I hope everyone is staying motivated and thinking about the upcoming season. Last year has come and gone. How was it for you? Did you meet your objectives? Think back about your best performance, or your worst. What could have been different? Not just in that particular event, but what could you have done differently to have a better result before the event? If you won your event, well I guess you are pretty happy. If the event had a less than expected result, what was the cause? Do you need a stronger and faster sprint, higher FTP, better VO2Max, or better race tactics? Let’s talk about a key point that a lot of riders miss in training; race tactics. We all go out and perform our intervals, long rides, and whatever else we are told to do by our coach, team mates, or whomever is directing you toward that path to glory. In my years of coaching and racing I have seen time after time that the rider with the most horsepower does not always see the results that the training numbers show he/she should receive. How many times do you go out and practice winning a race? How many times do you go out and train to win? What data do you look at to see how you performed and why you just could not pull off the race results you hoped for? Personally I upgraded to category II and I am definitely not the strongest rider around. Race smarts, experience, and having a game plan (and goal) was my key.

Some race tactics that are often overlooked are cadence, and conservation of energy.

Do you know your competition?

If you have trained all year and timed everything just right for your A event of the year, then you will most likely be feeling very good on the bike. You will feel like you are unstoppable. You may feel like hammering away to show everyone you are king. However, the only time you can claim the title of king is when you are standing on the top spot of the podium. Your A event is not the time to make senseless attacks or efforts. The thing to do today is know your competition, conserve and let other riders make the unsuccessful attacks and moves. Why waste all your training on showing off today. How many times have you seen the race come back together in the final few miles? You need to stay in the shelter of the peloton as much as possible, this is your A event and what matters most is achieving the goal you set for yourself months earlier. Save your legs for when things really start to heat up, like the last break away with 10km to go, for the final climb before the finish, whatever you have determined to be the deciding moment! Many riders that did the earlier work, attacks, moves, will fall by the wayside. If you know the competition, and you should, after all this is your A event, keep an eye on the riders that have a history of placing well or better yet, try to learn why they are racing today (what is their goal?). Watch the riders that always seem to make moves that stick. These are the ones that you will need to go with if an early move is made. Do you know the racecourse? Is the course one that always ends in a field sprint, or is it the course that has that key 1km climb, 5km from the end? Plan for the race, make a game plan and stick to it as much as possible. Game plans are great, but sometimes you have to be aware that the plan needs to be adjusted slightly if circumstances warrant. Think, be smart, and do not react senselessly. This is a race and things most likely will be unpredictable. Be aware of the environment around you; wind, course conditions, road surface, other riders, cars/traffic, etc.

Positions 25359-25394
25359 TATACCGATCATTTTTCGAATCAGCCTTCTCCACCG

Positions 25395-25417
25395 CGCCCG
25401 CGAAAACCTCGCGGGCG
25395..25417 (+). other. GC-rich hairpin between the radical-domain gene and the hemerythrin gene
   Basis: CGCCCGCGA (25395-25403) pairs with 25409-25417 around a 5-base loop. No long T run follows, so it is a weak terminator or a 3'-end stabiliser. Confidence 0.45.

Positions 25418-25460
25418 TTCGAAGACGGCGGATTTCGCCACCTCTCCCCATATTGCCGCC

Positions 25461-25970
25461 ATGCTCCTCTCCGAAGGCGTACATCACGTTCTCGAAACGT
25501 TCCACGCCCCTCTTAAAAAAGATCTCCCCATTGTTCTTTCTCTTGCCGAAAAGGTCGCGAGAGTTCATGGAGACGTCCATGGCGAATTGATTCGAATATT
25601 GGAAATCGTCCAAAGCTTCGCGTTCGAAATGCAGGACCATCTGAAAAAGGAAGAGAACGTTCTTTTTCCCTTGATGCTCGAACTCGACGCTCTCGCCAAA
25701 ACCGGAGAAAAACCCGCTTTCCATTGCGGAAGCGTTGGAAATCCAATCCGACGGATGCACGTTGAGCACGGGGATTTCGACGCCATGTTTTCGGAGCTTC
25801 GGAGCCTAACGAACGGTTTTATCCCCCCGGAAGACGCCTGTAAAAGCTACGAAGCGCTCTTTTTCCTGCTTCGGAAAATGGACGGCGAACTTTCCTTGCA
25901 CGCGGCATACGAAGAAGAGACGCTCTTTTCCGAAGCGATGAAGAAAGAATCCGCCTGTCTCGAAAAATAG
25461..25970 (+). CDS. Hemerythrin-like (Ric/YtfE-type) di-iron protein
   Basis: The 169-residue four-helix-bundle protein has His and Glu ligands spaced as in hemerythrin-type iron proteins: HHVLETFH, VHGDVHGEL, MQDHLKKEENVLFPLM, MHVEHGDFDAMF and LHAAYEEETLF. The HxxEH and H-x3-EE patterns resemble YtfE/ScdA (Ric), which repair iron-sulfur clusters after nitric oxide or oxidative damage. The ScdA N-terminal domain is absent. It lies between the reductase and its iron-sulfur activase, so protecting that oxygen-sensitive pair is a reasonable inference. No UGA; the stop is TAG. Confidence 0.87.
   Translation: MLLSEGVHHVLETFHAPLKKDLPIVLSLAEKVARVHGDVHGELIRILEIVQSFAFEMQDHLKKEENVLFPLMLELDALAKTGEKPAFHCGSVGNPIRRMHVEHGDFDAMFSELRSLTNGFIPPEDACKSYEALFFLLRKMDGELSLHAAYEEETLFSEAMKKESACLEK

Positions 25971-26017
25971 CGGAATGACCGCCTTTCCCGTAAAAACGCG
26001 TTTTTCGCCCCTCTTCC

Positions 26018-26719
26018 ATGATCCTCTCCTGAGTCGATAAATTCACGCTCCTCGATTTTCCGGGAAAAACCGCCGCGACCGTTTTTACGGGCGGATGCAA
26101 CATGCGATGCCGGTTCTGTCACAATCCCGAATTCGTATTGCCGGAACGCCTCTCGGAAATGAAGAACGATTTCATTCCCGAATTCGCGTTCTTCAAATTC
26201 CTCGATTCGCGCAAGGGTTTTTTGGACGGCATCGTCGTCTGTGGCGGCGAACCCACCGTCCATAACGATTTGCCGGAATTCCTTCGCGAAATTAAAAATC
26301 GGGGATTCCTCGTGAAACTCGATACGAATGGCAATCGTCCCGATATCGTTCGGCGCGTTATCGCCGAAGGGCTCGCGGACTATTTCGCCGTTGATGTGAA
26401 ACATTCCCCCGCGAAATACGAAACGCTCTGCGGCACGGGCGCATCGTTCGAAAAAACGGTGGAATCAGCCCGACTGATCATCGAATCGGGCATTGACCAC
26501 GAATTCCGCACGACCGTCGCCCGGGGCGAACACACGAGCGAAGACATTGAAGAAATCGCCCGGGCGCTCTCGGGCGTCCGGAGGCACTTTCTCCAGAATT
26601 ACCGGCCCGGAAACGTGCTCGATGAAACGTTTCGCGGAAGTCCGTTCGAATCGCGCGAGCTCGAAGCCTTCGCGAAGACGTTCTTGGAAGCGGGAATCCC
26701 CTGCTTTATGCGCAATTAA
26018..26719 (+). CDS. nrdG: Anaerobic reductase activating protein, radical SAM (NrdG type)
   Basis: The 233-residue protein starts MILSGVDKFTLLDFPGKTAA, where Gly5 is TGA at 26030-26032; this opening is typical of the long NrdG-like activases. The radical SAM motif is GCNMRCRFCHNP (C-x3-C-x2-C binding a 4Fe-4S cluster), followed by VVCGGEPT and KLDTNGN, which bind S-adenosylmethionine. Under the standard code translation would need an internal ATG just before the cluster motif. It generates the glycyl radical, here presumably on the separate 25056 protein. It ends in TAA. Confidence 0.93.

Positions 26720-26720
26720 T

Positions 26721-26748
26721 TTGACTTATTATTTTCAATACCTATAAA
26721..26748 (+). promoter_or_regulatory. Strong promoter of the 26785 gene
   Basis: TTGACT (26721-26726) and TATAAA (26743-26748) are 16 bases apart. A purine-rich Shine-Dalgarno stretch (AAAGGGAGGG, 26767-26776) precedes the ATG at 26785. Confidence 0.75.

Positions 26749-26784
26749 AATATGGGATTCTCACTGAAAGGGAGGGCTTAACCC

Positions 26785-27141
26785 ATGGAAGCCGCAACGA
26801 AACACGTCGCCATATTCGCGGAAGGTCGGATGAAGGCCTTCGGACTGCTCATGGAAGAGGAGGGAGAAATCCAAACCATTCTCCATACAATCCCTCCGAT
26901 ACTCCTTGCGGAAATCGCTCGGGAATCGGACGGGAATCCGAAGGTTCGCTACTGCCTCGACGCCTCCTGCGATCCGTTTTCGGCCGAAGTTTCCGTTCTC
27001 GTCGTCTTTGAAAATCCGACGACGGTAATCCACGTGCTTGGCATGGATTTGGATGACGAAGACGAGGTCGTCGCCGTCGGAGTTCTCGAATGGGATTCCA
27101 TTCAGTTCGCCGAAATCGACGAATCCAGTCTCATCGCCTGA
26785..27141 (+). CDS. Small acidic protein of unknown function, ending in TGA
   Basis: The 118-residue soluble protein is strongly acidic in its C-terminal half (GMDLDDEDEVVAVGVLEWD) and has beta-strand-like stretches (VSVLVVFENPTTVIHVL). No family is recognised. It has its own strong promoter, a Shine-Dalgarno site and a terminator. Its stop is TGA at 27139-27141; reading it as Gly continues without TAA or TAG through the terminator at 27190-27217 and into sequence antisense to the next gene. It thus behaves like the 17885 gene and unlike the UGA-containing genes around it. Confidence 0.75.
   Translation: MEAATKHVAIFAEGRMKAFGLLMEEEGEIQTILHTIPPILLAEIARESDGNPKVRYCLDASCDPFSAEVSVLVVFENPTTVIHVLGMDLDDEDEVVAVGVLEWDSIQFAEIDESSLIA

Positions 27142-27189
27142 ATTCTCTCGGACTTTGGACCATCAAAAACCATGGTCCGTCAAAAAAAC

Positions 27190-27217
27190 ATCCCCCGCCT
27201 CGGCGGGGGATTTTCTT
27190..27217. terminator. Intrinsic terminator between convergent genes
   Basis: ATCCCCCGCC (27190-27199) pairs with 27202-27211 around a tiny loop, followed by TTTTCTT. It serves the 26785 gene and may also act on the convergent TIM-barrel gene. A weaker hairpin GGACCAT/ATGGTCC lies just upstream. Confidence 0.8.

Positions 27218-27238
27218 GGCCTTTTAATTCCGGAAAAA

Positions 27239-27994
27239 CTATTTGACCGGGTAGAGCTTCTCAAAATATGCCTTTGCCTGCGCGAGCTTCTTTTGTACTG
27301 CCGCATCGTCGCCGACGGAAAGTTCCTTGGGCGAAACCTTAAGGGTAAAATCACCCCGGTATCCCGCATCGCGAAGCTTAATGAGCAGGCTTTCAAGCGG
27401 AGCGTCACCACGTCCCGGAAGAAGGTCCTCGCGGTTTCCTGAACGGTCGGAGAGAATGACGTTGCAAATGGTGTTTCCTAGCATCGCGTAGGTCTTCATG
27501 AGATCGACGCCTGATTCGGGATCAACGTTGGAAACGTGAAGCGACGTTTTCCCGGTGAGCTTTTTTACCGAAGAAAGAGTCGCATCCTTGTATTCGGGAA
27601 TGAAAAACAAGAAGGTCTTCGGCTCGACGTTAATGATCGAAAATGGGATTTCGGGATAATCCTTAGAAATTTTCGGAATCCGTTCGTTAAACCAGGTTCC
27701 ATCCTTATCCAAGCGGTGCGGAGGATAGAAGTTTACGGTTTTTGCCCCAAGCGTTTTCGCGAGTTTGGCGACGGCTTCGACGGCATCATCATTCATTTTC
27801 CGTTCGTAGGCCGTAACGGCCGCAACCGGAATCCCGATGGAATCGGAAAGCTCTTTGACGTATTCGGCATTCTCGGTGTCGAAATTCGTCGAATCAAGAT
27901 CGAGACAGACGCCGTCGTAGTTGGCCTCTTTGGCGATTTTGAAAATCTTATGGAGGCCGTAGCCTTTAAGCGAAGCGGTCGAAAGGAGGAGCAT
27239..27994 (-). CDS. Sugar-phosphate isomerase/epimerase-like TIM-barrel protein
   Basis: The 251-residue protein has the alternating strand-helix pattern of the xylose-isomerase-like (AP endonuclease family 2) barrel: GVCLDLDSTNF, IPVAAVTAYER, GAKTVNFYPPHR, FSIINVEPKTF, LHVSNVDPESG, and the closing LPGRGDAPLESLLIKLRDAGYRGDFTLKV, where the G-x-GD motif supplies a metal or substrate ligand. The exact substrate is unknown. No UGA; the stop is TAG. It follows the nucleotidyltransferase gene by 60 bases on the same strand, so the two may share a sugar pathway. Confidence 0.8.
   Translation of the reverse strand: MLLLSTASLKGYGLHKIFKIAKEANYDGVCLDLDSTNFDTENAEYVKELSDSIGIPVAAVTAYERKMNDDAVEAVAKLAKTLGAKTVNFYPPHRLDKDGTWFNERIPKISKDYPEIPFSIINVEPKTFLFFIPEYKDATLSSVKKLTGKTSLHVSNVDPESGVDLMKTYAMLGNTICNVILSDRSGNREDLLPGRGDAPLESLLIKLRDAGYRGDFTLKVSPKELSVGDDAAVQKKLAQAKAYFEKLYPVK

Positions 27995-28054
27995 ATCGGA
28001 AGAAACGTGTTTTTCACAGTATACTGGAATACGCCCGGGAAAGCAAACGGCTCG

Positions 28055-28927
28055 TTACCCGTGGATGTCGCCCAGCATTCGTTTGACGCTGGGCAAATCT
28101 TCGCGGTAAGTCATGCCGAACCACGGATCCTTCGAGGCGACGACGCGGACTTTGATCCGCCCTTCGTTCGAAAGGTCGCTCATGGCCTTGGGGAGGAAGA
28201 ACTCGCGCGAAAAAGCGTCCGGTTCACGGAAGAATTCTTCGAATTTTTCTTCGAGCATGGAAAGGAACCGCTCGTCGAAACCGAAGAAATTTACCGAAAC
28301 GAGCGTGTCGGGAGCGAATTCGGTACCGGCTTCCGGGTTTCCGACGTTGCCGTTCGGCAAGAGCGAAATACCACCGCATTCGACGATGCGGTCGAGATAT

Know “Your” Cadence

Cadence is something I will touch on briefly. Research with your coach all of your racing and the key training files and compare cadence in training to cadence in racing. So many times I see riders train at X watts and Y cadence. In a race they still race at about X watts, but the cadence is higher than in training. This excessive cadence variation if not trained can cause a higher respiratory rate, increased heart rate, a higher perceived exertion (and this is one I have heard many times destroyed the riders mental focus), and a different level of fatigue that many times spits a rider out the back. Key here is to know “your” cadence and stick to it in training and racing. Watch cadence in a race just like you watch watts and heart rate. If race data shows you always exceed training cadence by 10 or 15 rpm during a 30 second blast out of a corner, or a 2 minute effort to close a gap in a criterium, then you would benefit greatly by training at a similar cadence and power as you plan for your racing block. We must prepare the body for the demands of racing, while in training.

What is it going to take?

Now is the time to look back and educate yourself about the previous race season and get a grip on what you need to be doing right now so that this year coming up has a happier ending. Now is not necessarily the time to do only months of long, slow, and easy riding. The fall and winter hold the keys to a successful race season ahead. Now is the most important time to work properly to move to the next level in the coming year. What must you do to
make the coming season a success?

Paul Ozier is an Elite/Master Level coach for PCG. He is a USA Cycling Level I Coach, and TrainingPeaks certified. Paul has been with Peaks Coaching Group from the beginning of the early 90s when he started getting coached by Hunter himself. About 10 years later he became a certified coach and started coaching for PCG. He has a background in road racing, mountain bike racing, Zwift, Gran Fondos, and gravel racing as well. Paul’s goal is to make your goal possible, no matter what the cycling path you take.